I own no albums by an artist with a single currently in the top 30…

    Yeah, but if you take it out to the top 40, there’s one artist some of whose music I own: Carlos Santana, which just goes to prove your point.

  4. James Joyner says:

    JAJ,

    Yep. A lot of it is just that the stuff we like usually harkens back to what we liked in our mid-20s.

  5. Paul says:

    I predicted a while back a “musical history gap.”

    (bad language warning below)

    For many years the music we heard in restaurants, stores and other public places were top 40 hits from 15ish+ years before. The Beatles were all the rage in the 80’s and now the 80’s music is played today. That made many songs part of our collective musical heritage even if you were not in high school when it was popular.

    But how on earth are people going to sit in a sandwich shop 15 years from now and listen to “I want to Fuck your mother!”

    Most parents I know do not let their kids buy pop music today. Certainly that hurts business.

  6. James Joyner says:

    True. But there are certainly 25-30 songs from the last few years that are sufficiently tame to make that cut. Train’s “Drops of Jupiter” comes to mind, for example. Most of the stuff that will survive will be from the AOR/Adult Contemporary charts.

  7. I think there are a couple of factors at work here. First, the industry has always been skewed to the benefit of the label, not the artist. Artists have generally fared better than songwriters, but their contracts often include “payback” clauses that prohibit them from collecting a dime until the record label has recouped all costs associated with the production and promotion of an album. Songwriter royalties are established by law, and are rediculously low, so they are hit hardest by file-sharing, since they get a smaller cut of the financial pie to begin with.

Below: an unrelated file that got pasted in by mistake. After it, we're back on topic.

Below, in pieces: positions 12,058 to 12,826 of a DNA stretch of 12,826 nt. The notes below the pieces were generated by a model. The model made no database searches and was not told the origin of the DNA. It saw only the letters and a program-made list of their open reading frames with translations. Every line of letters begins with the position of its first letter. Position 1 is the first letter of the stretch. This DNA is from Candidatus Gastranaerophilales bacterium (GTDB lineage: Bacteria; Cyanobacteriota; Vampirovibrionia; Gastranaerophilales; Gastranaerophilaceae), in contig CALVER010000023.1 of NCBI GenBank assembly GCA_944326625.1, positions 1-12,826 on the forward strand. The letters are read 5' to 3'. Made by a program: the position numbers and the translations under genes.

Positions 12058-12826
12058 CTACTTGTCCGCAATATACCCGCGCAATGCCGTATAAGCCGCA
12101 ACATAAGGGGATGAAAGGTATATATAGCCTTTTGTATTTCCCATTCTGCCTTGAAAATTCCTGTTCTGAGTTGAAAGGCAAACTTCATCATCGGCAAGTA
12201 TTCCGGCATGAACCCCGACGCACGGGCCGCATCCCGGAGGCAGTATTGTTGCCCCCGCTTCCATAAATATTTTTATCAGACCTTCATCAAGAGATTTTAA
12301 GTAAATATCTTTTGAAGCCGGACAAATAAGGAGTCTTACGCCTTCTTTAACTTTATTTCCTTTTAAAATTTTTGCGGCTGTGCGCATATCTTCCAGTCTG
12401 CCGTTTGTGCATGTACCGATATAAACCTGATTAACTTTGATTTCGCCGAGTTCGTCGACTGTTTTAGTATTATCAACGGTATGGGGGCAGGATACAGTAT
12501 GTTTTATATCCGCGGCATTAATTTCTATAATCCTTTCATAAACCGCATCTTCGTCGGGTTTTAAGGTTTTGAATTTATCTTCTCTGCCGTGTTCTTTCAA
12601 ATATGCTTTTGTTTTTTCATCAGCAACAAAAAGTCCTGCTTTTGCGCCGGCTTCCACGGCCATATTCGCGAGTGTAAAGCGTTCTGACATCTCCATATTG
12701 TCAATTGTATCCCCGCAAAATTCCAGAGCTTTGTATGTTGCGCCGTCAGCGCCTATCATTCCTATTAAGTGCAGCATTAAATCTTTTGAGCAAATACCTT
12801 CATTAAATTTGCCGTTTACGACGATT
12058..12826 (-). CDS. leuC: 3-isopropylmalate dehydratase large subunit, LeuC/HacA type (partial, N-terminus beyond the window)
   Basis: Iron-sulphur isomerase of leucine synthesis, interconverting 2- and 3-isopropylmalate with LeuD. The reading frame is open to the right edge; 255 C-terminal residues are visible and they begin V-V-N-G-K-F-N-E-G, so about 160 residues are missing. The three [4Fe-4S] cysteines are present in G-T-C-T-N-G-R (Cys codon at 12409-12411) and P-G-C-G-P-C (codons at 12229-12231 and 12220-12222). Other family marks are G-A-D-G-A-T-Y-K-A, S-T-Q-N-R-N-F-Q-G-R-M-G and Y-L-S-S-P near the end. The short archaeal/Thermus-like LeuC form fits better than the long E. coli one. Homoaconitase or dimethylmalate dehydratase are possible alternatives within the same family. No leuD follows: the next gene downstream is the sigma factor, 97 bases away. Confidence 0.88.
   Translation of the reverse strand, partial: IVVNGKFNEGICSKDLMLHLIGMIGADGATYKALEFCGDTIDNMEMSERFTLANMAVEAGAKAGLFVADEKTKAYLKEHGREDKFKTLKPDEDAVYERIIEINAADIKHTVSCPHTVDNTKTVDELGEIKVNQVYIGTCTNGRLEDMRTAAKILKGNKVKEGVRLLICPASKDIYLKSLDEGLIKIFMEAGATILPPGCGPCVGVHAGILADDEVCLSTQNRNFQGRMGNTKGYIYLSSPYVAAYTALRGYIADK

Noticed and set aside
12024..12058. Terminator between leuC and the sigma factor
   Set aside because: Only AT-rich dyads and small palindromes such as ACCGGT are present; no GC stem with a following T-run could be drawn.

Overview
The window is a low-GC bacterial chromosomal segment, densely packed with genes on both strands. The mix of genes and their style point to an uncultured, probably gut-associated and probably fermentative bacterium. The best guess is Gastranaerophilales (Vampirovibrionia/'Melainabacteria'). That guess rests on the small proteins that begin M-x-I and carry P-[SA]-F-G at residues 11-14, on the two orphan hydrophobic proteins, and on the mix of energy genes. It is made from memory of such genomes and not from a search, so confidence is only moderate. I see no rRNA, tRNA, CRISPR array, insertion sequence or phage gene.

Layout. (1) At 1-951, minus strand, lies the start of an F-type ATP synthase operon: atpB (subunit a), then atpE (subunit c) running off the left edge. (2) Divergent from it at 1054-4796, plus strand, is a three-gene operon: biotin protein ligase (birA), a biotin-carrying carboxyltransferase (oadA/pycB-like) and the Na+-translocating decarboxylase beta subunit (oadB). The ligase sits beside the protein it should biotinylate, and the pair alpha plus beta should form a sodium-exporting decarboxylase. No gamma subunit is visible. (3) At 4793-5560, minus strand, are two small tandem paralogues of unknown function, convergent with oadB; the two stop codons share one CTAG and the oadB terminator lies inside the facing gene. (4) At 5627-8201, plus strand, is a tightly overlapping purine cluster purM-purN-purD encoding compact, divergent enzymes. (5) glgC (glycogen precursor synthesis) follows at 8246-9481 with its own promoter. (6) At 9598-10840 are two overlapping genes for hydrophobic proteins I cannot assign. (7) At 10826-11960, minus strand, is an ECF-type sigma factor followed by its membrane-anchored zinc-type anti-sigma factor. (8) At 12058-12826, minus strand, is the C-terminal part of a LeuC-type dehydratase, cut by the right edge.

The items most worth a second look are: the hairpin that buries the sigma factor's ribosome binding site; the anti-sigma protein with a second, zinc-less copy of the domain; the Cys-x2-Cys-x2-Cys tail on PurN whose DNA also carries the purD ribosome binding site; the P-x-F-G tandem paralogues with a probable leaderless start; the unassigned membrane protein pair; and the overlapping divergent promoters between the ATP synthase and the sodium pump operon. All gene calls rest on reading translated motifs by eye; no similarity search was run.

Secondly, and perhaps more importantly, most record labels in any genre, and the radio stations on which they depend, are subsidiaries of the same three or four major media conglomerates, and this has a tendency to homogenize the product. Regardless of genre, the target demographic is the same, so the product starts to all look and sound alike — or at least remarkably similar. (For example, many top 10 country songs would probably do well in the pop market, and vice versa. They are no longer recognizably “country” except to the extent that the artists and fan base identify themselves as such.)

    The artist and songwriter response in the industry has been to turn to independent labels and self-production, with varying degrees of success. On the one hand, it is extremely difficult to promote yourself when you’re up against big label marketing and touring budgets. On the other hand, the Internet makes it possible to reach larger numbers of people, and once an artist establishes a loyal local fan base, regional radio stations are more likely to pick up their work, which can start the ball rolling.

    The bottom line is that Henley is right about the industry and wrong about the solution. I think the answer will come in greater numbers of artists and songwriters operating independently, and the demise of big-name labels as the arbiter of musical culture.